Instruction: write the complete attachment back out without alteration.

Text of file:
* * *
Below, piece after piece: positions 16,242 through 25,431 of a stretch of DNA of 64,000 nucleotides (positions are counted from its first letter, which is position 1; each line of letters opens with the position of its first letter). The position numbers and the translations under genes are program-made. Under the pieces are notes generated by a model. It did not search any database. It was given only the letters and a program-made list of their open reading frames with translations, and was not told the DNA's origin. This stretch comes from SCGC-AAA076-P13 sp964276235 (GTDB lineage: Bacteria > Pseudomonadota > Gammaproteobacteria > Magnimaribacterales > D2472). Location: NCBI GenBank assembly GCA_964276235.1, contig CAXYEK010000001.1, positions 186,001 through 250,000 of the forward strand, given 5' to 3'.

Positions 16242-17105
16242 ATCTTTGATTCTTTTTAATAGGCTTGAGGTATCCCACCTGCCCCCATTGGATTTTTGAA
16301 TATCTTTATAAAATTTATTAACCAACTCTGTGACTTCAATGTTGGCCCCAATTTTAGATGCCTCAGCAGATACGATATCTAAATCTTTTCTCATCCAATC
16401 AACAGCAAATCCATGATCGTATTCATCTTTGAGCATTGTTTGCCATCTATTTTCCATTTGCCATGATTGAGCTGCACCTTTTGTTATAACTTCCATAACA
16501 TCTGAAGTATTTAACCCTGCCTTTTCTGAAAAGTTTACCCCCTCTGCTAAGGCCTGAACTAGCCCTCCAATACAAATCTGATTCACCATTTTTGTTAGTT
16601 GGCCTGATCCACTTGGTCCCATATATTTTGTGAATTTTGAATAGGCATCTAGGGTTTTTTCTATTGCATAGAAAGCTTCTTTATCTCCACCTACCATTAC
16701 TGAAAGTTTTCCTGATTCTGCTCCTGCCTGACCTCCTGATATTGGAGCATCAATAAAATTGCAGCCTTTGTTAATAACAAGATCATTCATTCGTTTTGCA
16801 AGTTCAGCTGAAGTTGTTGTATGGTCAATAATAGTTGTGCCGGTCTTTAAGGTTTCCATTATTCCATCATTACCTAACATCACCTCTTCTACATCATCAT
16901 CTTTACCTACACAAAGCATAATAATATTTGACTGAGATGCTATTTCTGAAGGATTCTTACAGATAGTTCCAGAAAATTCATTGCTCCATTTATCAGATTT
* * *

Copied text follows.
Below, piece after piece: positions 16,242 through 25,431 of a stretch of DNA of 64,000 nucleotides (positions are counted from its first letter, which is position 1; each line of letters opens with the position of its first letter). The position numbers and the translations under genes are program-made. Under the pieces are notes generated by a model. It did not search any database. It was given only the letters and a program-made list of their open reading frames with translations, and was not told the DNA's origin. This stretch comes from SCGC-AAA076-P13 sp964276235 (GTDB lineage: Bacteria > Pseudomonadota > Gammaproteobacteria > Magnimaribacterales > D2472). Location: NCBI GenBank assembly GCA_964276235.1, contig CAXYEK010000001.1, positions 186,001 through 250,000 of the forward strand, given 5' to 3'.

Positions 16242-17105
16242 ATCTTTGATTCTTTTTAATAGGCTTGAGGTATCCCACCTGCCCCCATTGGATTTTTGAA
16301 TATCTTTATAAAATTTATTAACCAACTCTGTGACTTCAATGTTGGCCCCAATTTTAGATGCCTCAGCAGATACGATATCTAAATCTTTTCTCATCCAATC
16401 AACAGCAAATCCATGATCGTATTCATCTTTGAGCATTGTTTGCCATCTATTTTCCATTTGCCATGATTGAGCTGCACCTTTTGTTATAACTTCCATAACA
16501 TCTGAAGTATTTAACCCTGCCTTTTCTGAAAAGTTTACCCCCTCTGCTAAGGCCTGAACTAGCCCTCCAATACAAATCTGATTCACCATTTTTGTTAGTT
16601 GGCCTGATCCACTTGGTCCCATATATTTTGTGAATTTTGAATAGGCATCTAGGGTTTTTTCTATTGCATAGAAAGCTTCTTTATCTCCACCTACCATTAC
16701 TGAAAGTTTTCCTGATTCTGCTCCTGCCTGACCTCCTGATATTGGAGCATCAATAAAATTGCAGCCTTTGTTAATAACAAGATCATTCATTCGTTTTGCA
16801 AGTTCAGCTGAAGTTGTTGTATGGTCAATAATAGTTGTGCCGGTCTTTAAGGTTTCCATTATTCCATCATTACCTAACATCACCTCTTCTACATCATCAT
16901 CTTTACCTACACAAAGCATAATAATATTTGACTGAGATGCTATTTCTGAAGGATTCTTACAGATAGTTCCAGAAAATTCATTGCTCCATTTATCAGATTT